Cannot Run .exe files ?

What causes the program to run (“execute”) when you double click the file name in My Computer or put it in the Run dialog box? Briefly put, it is an entry in the Windows Registrythat does this.
For many, many different file extensions for files — such as .doc for Word documents, or .txt for ASCII text files — there is a location in the Registry that specifies how Windows handles such files. For .doc files it specifies, usually, that the Microsoft Word program (if present on the computer), or the Windows Accessory Wordpad if MS Word is not present, will be used to open up the document file so you can read and edit it. For .exe files, it specifies the “Open” action to be that which causes the program to run.

There are a number of viruses, trojans, and worms that mess up the Registry data for running executable (.exe) files, so this can cause nothing to seem to happen when you double click an .exe file name in My Computer or try to execute one by putting the name in the Run dialog box off the Start Menu.
If the virus/trojan/worm has been partially removed from your computer, then you might get a Windows error message such as “Cannot find program.exe”. The reason the various types of malware modify the .exe file Registry key is to ensure that when you try to run any executable program, the malware program runs instead.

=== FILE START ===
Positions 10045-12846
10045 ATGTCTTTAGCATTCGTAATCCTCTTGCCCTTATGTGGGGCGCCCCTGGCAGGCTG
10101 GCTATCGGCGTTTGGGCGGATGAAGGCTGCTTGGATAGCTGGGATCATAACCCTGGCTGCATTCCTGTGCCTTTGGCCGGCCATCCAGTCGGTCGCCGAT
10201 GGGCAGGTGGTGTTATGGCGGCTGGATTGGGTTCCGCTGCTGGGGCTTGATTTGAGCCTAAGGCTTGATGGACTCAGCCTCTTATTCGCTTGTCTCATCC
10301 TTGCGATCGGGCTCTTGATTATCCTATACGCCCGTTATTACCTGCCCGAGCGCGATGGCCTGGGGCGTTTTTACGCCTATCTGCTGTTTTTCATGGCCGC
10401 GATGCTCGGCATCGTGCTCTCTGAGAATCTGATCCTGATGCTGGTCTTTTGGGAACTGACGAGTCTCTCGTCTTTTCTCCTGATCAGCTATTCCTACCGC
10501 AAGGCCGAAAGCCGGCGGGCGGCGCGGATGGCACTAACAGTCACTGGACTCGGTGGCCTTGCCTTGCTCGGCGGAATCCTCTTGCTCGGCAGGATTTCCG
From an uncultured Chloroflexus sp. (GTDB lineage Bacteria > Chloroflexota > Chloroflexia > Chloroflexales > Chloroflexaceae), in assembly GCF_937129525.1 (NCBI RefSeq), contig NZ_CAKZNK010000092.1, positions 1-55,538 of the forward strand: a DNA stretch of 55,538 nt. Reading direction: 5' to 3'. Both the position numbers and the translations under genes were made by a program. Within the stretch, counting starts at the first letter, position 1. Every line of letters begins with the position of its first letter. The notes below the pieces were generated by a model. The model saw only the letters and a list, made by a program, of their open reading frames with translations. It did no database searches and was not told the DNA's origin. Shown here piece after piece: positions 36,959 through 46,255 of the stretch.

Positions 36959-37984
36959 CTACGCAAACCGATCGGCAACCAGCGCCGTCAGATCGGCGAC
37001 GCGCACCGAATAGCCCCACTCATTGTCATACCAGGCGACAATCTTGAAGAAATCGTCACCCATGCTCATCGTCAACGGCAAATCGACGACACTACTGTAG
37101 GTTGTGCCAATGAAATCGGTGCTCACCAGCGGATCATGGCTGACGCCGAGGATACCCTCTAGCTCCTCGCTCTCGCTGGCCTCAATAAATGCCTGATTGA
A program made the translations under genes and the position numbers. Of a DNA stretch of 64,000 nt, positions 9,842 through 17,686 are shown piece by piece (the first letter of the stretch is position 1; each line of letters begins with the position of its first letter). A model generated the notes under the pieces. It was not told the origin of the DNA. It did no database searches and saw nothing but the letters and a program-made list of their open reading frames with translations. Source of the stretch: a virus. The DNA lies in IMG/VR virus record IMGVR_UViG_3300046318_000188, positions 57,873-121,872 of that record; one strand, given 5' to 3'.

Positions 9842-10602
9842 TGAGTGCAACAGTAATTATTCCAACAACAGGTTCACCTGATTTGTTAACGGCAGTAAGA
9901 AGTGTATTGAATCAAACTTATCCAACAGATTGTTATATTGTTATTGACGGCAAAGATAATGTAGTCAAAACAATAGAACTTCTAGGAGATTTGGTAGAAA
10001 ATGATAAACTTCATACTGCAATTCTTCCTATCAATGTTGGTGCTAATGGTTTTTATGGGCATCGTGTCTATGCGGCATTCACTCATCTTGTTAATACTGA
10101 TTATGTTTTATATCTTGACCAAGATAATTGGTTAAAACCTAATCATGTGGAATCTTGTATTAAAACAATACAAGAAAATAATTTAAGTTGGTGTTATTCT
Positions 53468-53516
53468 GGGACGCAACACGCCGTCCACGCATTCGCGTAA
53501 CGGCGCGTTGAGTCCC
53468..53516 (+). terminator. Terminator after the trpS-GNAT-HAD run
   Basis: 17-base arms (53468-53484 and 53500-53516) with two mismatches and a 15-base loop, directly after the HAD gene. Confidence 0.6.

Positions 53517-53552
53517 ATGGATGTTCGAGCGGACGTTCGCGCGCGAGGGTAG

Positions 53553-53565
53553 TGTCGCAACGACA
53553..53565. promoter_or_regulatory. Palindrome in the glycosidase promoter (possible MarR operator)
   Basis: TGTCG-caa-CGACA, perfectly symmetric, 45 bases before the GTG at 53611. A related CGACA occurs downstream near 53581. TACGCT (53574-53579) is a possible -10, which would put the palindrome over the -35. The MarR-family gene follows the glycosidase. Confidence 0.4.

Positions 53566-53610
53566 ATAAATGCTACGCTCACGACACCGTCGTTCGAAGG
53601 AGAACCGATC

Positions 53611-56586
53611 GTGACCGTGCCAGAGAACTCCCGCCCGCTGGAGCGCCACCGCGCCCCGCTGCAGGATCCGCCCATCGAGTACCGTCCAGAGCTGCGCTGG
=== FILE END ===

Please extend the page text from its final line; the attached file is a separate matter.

Data files for modifying the Windows Registryhave the file extension .reg Various authors have come up with .reg (Registry) files to restore the proper contents of the .exe entry. If the .exe file association entry in the Registry has been modified, then you cannot even run the Registry Editor, Regedit.exe in order to try and correct the problem.
Somewhat often, you can rename the Registry Editor program to another type of executable by changing its name from Regedit.exe to Regedit.com and then you can edit the Registry. But edit it to what? If the Registry entry for .reg files has not been maliciously modified, it is easier to download the appropriate .reg file for your version of Windows and then double click the file name in order to fix the .exe entry.
For Windows XP, you can find one this way: right click this registry file, click save target as on popup menu for download it. After that, double click that file and click OK. Restart your Windows, and finish. You can run the .exe files as before now!
You must do the same trick above for Windows 9x/ME, but the corresponding registry fix is here.

Post a Comment

M14 Network Inc. | Hassnain Arts